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The Media's Fine Line
An Essay by NPR's Daniel Schorr

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Daniel Schorr
Daniel Schorr

From the first whisperings that a man in Florida was ill with anthrax, the story has been everywhere. The anthrax scare has dominated the front pages of newspapers, the radio airwaves and especially our television screens. Daniel Schorr says there's a fine line between covering the news and creating it, and that the television networks are in danger of crossing it.

Oct. 17, 2001 -- The White House has had some success in getting the television networks to cut back on airing statements from al Qaeda spokesmen. CNN, negotiating for an interview with Osama bin Laden, has promised to screen it for newsworthiness. Attorney General John Ashcroft has admonished government agencies to be careful about releasing documents under the Freedom of Information Act.

But the current anthrax crisis raises a more fundamental question about the media and terrorism -- the incentives that television unthinkingly offers to those seeking to terrify us.

The networks are settled into a now familiar routine of treating every anthrax scare, most of which are hoaxes, as a major news event, with live reports from correspondents, law enforcement and public health officials. Thus a small investment in a powdery substance can bring a big reward in media attention for antisocial elements who get their kicks that way.

"The anthrax crisis, placing huge burdens on public health, law enforcement and the post office, raises a question that the government has not yet raised: What are the networks supposed to do about it?"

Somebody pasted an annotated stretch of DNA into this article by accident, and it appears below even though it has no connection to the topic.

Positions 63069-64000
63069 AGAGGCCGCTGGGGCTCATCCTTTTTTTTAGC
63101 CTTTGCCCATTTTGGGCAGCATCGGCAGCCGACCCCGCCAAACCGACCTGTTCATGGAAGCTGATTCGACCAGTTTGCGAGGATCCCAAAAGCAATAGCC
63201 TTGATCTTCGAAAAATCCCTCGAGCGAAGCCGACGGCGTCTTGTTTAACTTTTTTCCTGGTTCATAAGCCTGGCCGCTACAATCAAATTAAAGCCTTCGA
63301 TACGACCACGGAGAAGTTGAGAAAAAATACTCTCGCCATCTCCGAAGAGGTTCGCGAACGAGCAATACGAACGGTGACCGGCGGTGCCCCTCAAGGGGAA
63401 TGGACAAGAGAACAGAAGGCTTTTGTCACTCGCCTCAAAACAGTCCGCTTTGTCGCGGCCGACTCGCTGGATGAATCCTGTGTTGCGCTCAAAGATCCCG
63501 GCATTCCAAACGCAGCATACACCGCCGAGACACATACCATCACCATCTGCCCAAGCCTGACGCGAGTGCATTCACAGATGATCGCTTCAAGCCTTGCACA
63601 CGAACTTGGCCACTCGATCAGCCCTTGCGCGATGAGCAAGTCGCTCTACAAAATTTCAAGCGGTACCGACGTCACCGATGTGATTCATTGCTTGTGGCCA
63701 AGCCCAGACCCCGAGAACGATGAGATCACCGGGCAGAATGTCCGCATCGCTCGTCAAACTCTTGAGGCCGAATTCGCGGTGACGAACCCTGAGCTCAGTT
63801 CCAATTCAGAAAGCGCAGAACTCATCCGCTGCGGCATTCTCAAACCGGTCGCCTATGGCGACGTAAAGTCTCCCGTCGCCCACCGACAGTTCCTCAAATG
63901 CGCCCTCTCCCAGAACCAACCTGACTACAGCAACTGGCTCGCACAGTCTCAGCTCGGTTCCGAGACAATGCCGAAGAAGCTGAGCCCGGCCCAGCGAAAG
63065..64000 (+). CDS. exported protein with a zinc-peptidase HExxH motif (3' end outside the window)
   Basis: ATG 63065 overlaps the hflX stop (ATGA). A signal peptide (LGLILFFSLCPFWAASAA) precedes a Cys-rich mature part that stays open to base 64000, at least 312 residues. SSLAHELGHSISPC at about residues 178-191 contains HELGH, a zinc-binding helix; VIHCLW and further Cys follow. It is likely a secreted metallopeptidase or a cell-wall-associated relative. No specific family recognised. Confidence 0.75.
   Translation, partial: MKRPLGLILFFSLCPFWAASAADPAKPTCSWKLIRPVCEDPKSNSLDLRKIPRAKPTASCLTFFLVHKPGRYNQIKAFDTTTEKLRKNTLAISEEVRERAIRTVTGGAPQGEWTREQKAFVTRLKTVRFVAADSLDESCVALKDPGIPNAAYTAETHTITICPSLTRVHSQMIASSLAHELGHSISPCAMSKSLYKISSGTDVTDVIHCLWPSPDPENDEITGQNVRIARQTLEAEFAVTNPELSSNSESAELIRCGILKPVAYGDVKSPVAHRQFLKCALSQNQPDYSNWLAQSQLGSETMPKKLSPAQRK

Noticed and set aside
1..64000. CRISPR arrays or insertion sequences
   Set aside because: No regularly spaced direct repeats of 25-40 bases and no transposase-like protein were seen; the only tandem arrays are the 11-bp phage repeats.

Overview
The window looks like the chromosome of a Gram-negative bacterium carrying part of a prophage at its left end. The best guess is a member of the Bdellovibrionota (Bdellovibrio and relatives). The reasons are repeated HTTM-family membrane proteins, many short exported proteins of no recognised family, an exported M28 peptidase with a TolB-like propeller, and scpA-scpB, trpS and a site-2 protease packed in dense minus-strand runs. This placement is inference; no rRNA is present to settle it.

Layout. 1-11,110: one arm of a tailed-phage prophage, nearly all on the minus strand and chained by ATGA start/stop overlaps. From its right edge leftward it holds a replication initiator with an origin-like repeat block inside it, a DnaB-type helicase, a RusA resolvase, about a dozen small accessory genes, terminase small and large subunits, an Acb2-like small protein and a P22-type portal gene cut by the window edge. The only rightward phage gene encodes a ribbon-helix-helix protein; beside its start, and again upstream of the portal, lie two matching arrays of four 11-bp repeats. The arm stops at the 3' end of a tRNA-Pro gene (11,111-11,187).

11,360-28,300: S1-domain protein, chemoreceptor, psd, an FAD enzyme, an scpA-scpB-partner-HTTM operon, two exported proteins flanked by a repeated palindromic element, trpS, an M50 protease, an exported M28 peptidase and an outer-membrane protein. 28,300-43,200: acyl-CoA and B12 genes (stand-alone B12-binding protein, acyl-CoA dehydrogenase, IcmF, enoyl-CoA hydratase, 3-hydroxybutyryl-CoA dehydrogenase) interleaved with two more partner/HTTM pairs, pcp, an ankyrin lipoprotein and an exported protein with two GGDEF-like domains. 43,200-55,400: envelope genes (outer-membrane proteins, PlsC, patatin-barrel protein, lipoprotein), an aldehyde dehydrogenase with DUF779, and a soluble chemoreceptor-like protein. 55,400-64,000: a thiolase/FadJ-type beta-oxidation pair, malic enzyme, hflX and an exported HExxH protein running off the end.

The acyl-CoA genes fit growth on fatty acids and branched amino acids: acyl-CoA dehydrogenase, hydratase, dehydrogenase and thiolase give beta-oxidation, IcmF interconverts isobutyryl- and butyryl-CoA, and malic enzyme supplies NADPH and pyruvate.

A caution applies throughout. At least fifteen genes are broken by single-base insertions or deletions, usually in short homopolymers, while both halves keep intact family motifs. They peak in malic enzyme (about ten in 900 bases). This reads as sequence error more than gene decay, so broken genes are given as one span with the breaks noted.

Daniel Schorr

History provides examples of the multiplier effect of television on terrorism. In 1979, the young militants who stormed the American Embassy in Tehran were planning only a brief demonstration until they saw the cameras gathering outside the gates and learned that they were doing great on American television. And so they stayed for a hostage crisis that lasted 444 days. For hijackers, hijacking television is usually a part of their plan.

The anthrax crisis, placing huge burdens on public health, law enforcement and the post office, raises a question that the government has not yet raised: What are the networks supposed to do about it?

In the New York Review of Books, scientist Richard Garwin spells out some of the forms that terrorism can take. A particular hazard, he says, is a televised event, like a sports event. An aircraft laden with explosives or chemicals can dive into the stands, killing thousands. The attractiveness of such a tactic to terrorists can be reduced, says Garwin, by introducing a several-second delay in television transmission so that the slaughter could be taken off the air.

In normal times, media executives would not be expected to think in terms of how coverage may affect what is covered, but the anthrax crisis brings home the incentives to evildoers that television unwittingly offers, while trying to keep up with the story.

Daniel Schorr is a senior news analyst for NPR.